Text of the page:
The Media and Investor-State Dispute Settlement: TTIP of the Iceberg?

International Law Matters is pleased to welcome this guest post from Edward Guntrip.  Edward Guntrip is Lecturer in Law at the Sussex Law School at the University of Sussex.  His research interests lie in international investment law. He completed his law degree at the University of Western Australia.  He earned his LLM in international law at the University of Cambridge, and he completed his PhD at Brunel University.  Follow him on twitter @ejguntrip. 

In the United Kingdom (UK), the mainstream and popular media has been reporting details of the proposed impact of the Transatlantic Trade and Investment Partnership (TTIP) between the European Union (EU) and the United States of America (USA) (see for example, articles from the Independent, the Guardian, the Telegraph and the Huffington Post). The TTIP is a trade agreement that is intended to minimise regulatory differences and remove trade barriers between the EU and the USA. The TTIP also seeks to open the market between the EU and the USA for investment and services. In the majority of stories discussing the TTIP, journalists and columnists have raised concerns regarding its potentially negative influence. There is apprehension concerning the possibility of increased privatisation of state-run healthcare services, the relaxation of environmental standards, and the introduction of food that does not comply with existing EU standards. Examples of these types of media reports can be found here and here. In addition, the media is warning the public about the threat of investor-state dispute settlement (ISDS) (see for example, here).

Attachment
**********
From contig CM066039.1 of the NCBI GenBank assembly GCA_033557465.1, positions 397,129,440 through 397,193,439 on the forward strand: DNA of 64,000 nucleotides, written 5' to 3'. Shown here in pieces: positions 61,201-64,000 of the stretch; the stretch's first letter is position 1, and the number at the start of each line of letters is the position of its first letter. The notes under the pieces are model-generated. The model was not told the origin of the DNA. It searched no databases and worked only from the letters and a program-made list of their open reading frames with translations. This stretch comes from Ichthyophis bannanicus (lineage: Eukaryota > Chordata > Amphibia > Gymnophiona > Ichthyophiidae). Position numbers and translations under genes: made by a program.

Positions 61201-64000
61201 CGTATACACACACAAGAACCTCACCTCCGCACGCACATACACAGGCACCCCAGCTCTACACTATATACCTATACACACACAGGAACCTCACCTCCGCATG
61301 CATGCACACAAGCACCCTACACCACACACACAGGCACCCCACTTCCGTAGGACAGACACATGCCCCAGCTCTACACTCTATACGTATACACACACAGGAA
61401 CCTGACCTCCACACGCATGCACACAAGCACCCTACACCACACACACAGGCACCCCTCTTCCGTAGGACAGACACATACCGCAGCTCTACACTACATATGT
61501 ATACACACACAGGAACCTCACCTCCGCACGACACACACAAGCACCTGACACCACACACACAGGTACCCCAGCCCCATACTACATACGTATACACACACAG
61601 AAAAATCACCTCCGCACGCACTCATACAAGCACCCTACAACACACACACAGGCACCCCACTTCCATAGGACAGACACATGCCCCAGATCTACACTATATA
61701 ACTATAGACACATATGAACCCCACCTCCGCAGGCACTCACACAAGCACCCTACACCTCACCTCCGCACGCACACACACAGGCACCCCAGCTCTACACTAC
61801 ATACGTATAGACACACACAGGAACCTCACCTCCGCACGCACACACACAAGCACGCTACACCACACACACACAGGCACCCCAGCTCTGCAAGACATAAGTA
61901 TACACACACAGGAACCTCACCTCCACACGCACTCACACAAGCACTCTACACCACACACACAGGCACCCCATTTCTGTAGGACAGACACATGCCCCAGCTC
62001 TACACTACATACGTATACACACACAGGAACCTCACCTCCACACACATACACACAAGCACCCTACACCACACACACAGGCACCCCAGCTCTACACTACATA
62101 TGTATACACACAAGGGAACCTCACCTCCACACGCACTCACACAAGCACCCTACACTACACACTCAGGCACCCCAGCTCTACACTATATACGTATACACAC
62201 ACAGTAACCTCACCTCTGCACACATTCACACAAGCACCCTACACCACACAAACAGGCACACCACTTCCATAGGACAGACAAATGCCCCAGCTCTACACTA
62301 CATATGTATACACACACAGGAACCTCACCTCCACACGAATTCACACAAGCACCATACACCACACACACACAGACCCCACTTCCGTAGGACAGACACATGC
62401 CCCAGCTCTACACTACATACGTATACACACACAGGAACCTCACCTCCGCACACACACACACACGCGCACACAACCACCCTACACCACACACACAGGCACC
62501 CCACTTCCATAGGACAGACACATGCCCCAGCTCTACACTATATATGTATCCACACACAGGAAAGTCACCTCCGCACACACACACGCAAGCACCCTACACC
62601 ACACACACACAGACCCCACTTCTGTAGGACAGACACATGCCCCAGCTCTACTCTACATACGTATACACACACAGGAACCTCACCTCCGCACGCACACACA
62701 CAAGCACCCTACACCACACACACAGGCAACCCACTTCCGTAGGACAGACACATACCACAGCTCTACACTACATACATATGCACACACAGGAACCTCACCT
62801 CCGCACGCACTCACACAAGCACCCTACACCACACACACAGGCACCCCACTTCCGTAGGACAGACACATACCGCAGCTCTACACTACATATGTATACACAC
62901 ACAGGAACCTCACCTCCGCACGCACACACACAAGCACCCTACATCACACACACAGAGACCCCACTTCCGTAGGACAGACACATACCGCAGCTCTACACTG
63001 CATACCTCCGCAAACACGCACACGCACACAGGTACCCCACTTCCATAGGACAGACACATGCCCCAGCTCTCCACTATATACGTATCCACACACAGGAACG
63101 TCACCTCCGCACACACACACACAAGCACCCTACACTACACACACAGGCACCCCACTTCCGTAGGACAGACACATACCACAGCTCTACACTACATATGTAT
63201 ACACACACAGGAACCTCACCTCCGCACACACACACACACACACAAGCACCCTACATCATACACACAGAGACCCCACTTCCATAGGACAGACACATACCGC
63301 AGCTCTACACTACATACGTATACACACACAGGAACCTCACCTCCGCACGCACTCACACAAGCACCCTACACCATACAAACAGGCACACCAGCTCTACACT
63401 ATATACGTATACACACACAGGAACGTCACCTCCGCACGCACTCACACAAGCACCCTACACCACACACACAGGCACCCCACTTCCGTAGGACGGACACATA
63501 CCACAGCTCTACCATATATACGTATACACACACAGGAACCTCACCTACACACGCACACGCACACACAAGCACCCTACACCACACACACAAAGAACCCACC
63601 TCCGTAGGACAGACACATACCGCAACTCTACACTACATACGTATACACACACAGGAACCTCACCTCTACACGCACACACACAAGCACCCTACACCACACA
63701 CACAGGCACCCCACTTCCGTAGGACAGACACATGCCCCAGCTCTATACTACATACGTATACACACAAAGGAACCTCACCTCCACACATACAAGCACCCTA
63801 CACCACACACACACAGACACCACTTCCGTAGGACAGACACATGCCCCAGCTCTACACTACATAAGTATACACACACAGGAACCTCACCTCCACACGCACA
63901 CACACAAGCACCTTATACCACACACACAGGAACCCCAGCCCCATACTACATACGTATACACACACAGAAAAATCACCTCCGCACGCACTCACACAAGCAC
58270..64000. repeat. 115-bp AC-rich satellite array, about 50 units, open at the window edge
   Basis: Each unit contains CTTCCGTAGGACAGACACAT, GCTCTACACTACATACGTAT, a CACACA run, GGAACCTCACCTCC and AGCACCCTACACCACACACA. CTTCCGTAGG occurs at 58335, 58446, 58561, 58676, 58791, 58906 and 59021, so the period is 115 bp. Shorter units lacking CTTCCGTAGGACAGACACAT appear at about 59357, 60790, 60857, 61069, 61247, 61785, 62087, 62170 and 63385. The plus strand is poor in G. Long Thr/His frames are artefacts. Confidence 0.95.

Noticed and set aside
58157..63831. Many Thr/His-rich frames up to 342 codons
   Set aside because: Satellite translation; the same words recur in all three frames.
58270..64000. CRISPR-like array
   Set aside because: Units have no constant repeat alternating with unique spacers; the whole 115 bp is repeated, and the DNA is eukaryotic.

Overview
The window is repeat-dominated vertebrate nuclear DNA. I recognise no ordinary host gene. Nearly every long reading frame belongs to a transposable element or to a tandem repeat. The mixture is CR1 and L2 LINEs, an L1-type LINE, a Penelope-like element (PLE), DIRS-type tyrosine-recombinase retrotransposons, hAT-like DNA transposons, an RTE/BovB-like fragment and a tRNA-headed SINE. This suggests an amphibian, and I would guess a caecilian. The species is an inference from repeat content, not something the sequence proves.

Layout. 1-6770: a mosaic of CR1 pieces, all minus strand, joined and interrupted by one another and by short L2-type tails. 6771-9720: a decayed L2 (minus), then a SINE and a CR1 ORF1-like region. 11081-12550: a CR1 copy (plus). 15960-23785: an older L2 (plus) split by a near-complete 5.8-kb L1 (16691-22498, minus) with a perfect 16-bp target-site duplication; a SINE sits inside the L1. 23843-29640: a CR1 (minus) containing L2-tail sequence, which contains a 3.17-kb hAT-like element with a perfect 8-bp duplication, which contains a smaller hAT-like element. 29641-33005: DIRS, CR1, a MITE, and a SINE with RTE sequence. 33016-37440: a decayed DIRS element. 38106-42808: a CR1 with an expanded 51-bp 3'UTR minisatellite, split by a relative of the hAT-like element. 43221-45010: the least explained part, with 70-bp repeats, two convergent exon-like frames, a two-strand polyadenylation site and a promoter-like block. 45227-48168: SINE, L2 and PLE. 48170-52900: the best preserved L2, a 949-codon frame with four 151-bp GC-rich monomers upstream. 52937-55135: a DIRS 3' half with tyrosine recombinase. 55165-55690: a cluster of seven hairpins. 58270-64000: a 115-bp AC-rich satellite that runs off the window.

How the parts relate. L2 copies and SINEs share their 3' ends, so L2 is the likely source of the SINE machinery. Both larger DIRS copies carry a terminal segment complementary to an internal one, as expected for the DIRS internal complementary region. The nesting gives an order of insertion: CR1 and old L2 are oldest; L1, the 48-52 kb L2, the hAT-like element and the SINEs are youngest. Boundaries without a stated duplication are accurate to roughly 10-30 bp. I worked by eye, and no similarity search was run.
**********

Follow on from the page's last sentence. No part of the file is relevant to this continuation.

The potential impact of the TTIP on citizens of EU member states and the USA needs to be fully discussed, and a dialogue between all interested parties is to be encouraged. An open conversation could have easily been achieved had those negotiating the TTIP made the negotiating aims transparent from the outset. However, the mandate setting out the negotiating directives was only made public in October 2014 after seven rounds of negotiations. Given the recent change in policy regarding the transparency of the negotiations, the main source of information regarding the TTIP for the vast majority of people, so far, has been through reports in the media. Therefore, it is unfortunate that the debate has been presented to the public by the UK media in an incomplete manner. This practice has been most prevalent when the UK media discusses ISDS. Continue reading